“See I know how to rap, it’s simple but/All I did was read a Russell Simmons book,” rapper Swift of D12 admits on “My Band,” a back-and-forth with a spotlight-stealing Eminem. And if Swift is looking to move from rapping into writing, photography, printmaking, publishing, and/or business, the new Def Jam Recordings: The First 25 Years (to which label co-founder Simmons has contributed a brief preface) would be a good place to start. Tonight, Simmons joins Rick Rubin, the other half of the original Def Jam team, for a conversation about the label’s history, impact, and, perhaps, wise decision not to sign D12.

Fri., Oct. 14, 7 p.m., 2011


Pharoahe Monch’s Desire

Pharoahe Monch is a word surgeon. In the early ’90s, as a member of Organized Konfusion, he and counterpart Prince Po released three tragically slept-on albums before it was cool to be slept on. With Desire, the Queens MC’s first project in damn near a decade, Monch slices seemingly superfluous syllables and conjoins divergent concepts, displaying an insatiable appetite for wordplay: “Came out of the fallopian blasting/Pharoahe hungrier than Ethiopians fasting.”

Meanwhile, “Free” affords Monch the opportunity to vent his pent-up frustrations with record-label red tape by likening the music industry to an antebellum cotton field: “Your A&R’s a house nigga/The label’s the plantation/Now switch that advance for your emancipation.” (His eight-year stint on the dreaded delayed-release-date shelf no doubt fueled this fire.) On “When the Gun Draws,” he tells an all-too-common story of murder and mayhem, but from the pistol’s point of view; the influence of producer Denaun Porter (of D12 fame) is conspicuously evident here, the forebodingly sparse piano and harp chords lending a distinctly Eminem quality to the track. (The self-directed video, featuring Monch as a uniformed police officer who narrates as a curly-haired, prepubescent boy uses a .45 to settle his parents’ domestic dispute, is even creepier.)

It’s clear from Monch’s pervasive debasement of the music industry (payback, no doubt, for the industry’s debasement of him) that Desire is not meant to sell a million ringtones. No track delivers the brute force of 1999’s “Simon Says,” the romp that catapulted Monch’s career as a solo act but triggered the untimely demise of his debut album, Internal Affairs, due to its unauthorized sample of soundtrack music from Godzilla. What Desire offers instead is at times cerebral and at times depraved, but invariably provocative.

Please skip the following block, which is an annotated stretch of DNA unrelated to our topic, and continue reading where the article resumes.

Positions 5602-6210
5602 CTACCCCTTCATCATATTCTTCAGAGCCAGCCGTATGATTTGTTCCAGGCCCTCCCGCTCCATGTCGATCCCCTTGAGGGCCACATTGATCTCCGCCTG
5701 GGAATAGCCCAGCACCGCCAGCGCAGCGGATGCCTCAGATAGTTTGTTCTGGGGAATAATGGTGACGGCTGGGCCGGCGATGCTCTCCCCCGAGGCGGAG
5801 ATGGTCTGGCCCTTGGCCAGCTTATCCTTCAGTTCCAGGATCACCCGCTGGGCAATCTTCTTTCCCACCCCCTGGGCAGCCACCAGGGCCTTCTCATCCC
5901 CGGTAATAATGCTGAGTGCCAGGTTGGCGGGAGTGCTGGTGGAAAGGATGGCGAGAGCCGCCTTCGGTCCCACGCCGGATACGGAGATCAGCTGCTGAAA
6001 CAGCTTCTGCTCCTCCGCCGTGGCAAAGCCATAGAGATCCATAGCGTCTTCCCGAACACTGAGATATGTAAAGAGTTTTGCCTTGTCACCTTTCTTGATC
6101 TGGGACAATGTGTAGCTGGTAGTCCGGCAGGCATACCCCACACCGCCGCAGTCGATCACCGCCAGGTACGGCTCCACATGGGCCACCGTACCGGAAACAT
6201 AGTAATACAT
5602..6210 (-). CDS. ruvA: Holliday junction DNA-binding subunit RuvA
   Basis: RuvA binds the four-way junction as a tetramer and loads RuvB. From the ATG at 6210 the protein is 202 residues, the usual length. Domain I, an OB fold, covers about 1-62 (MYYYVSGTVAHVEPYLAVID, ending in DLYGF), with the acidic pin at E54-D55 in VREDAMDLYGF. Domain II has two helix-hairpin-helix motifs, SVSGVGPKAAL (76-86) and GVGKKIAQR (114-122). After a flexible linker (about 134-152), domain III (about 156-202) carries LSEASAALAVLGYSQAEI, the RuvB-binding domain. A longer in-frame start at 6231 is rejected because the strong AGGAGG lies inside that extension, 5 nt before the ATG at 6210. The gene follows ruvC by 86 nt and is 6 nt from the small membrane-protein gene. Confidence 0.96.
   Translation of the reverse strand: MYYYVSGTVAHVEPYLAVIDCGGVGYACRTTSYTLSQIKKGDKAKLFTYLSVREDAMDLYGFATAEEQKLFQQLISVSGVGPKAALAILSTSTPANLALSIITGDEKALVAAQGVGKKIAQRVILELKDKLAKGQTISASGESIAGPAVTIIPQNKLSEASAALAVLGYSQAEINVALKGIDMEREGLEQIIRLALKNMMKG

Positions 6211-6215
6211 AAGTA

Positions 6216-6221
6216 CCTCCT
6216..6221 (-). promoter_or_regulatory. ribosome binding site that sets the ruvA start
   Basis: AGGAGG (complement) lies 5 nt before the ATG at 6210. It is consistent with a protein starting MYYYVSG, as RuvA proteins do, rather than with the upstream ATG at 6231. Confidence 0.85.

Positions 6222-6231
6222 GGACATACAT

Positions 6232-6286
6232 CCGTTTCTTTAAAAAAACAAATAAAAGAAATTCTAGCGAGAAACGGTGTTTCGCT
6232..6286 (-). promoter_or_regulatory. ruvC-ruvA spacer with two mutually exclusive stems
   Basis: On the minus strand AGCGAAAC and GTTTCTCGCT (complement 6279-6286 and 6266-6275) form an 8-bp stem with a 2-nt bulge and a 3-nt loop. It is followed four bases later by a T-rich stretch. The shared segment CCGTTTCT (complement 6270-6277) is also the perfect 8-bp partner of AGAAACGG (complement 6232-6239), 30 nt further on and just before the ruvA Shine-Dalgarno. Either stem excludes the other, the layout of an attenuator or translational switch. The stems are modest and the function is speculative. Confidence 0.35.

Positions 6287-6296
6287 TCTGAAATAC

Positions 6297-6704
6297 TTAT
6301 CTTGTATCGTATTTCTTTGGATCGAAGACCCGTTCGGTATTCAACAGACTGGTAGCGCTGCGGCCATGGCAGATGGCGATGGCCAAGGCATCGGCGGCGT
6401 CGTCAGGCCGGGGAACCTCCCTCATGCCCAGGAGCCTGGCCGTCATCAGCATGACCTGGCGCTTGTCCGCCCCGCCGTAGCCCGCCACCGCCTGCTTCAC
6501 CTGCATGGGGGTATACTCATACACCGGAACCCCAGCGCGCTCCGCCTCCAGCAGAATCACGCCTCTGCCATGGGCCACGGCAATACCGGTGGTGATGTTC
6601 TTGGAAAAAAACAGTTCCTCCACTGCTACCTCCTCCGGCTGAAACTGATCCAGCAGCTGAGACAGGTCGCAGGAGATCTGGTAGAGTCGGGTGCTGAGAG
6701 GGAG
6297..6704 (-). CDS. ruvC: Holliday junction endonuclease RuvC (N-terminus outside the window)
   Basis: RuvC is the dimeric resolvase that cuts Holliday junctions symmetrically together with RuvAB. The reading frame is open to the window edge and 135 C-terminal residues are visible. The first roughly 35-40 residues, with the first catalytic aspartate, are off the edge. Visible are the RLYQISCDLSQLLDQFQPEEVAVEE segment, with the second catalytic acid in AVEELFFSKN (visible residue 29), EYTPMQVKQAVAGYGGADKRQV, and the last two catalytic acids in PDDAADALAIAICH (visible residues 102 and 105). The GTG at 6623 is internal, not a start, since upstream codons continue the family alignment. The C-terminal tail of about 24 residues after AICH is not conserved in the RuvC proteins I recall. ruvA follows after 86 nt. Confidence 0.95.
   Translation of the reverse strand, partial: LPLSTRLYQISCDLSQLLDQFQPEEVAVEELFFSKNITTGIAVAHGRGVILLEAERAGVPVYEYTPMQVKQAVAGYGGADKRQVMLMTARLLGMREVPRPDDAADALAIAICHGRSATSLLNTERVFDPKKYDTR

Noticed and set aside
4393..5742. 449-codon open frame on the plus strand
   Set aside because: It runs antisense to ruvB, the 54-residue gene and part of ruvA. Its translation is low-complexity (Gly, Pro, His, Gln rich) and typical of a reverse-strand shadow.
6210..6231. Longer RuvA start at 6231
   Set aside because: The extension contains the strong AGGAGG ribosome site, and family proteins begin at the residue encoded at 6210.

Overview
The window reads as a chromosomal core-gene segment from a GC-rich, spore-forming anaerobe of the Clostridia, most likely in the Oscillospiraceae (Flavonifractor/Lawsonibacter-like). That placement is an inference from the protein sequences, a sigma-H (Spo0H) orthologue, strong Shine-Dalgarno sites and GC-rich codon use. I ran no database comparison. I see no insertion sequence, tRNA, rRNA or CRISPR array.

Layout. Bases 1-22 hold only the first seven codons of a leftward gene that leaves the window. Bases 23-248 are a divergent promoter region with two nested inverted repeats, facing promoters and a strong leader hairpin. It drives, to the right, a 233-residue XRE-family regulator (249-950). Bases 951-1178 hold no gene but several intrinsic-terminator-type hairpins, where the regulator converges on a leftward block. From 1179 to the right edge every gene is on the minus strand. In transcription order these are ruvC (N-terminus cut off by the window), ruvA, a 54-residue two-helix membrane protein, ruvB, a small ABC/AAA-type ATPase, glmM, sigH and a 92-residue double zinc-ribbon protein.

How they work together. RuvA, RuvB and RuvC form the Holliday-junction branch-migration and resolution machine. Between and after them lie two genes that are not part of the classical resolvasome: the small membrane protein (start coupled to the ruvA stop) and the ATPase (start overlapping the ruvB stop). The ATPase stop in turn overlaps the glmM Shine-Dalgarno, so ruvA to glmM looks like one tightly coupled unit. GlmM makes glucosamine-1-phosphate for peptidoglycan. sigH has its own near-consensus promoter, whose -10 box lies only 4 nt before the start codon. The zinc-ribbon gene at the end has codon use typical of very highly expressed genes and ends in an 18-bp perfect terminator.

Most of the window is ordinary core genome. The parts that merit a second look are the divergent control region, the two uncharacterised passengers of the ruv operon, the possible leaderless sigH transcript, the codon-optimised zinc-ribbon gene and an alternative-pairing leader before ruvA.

Slim Shady’s Best-Of Set Lets Mass Market Work in His Favor

Truth be told, Eminem needs the constraints of mass-market pop: the balance Dido brings to white-knuckle tales of dead girlfriends in trunks, how “Lose Yourself”‘s soaring escape from poverty humanizes the monster that would rape his mom. But it’s already well documented he’s the master of the loophole, so his commercial compromises on The Hits are offset by a seven-track Deluxe Edition CD—Stan’s Mixtape—where Marshall’s inner nut job goes gruesome on tracks with Biggie and (for the interminable “Shit on You”) D12. Unless you still lack “Renegade” with Jay-Z, forget the Deluxe and save four bucks.

Anyway, the three new songs on The Hits form a neat (OK, maybe too neat) X-ray of Eminem’s psyche. “Fack,” featuring several retarded verses about ass gerbils for giggly 12-year-olds everywhere, actually beats the tired misogyny of the Nate Dogg collaboration “Shake That.” And “When I’m Gone” is about Hailey and the price of fame and has dream sequences no less, but also details: Hailey putting boxes in front of the door to keep Dad home, for instance. One can only hope the death that keeps coming back in the chorus is the funeral for Em’s gangster shit.



Eminem’s bratty nihilism cracker-jacked the Warped Tour punk party, so why can’t bling-punx Good Charlotte gaffle hip-hop’s business acumen? There’s branding via ugly apparel (their Hot Topic–adored MADE clothing line), branding via shitty vanity label (GC’s DC Flag label has a roster as dubious as Shady’s. Think Hazen Street : D12 :: Lola Ray : Obie Trice), and self-reflecting lyrics that incriminate and contradict (the title track claims “idiots” say “money talks,” while “I Just Wanna Live” petitions for a punker’s right to floss). It’s as if P. Diddy curated The Great Rock ‘n’ Roll Swindle—deft appropriationists Good Charlotte cop punk sub-movements like they’re new Kanye beats: jerking pop-punk in 2000, bawling an emo mega-hit in 2002, and now sporting a swass new goth sheen (though more Invader Zim than Bauhaus).

The upsides to punk-as-product niche marketing: 400-pound-gorilla bands record whatever they want, and if these triple-platinum gorillas want to mix martial Britneybeat, “Lose Yourself” phenome babble, Pharrell faux-soprano, and “Can’t Knock the Hustle” strutting (like on the claustrophobic “I Wanna Live”), they can stick a feather in their new raven cuts and call it punkaroni. Good Charlotte have hooks for days and the fun, gloomy Life and Death sounds like a moody missing link between Fountains of Wayne and Thrice. The downside to punk-as-product niche marketing: an insulting retail campaign. Epic released two versions, each with a different lame bonus track that not only sounds tacked on, but is tacked on. The Hot Topic wrist cuff crowd wants to blow allowance scrilla on its fave rave—but an essentially identical copy of the same record ain’t exactly a Partridge Fam lunch box. There’s even a third version sold exclusively at Target, featuring a live track of “The Anthem.” Good Charlotte spit on overblown celebrities with words, and spit on independent retail in deeds. They got mansions. Think we should rob them?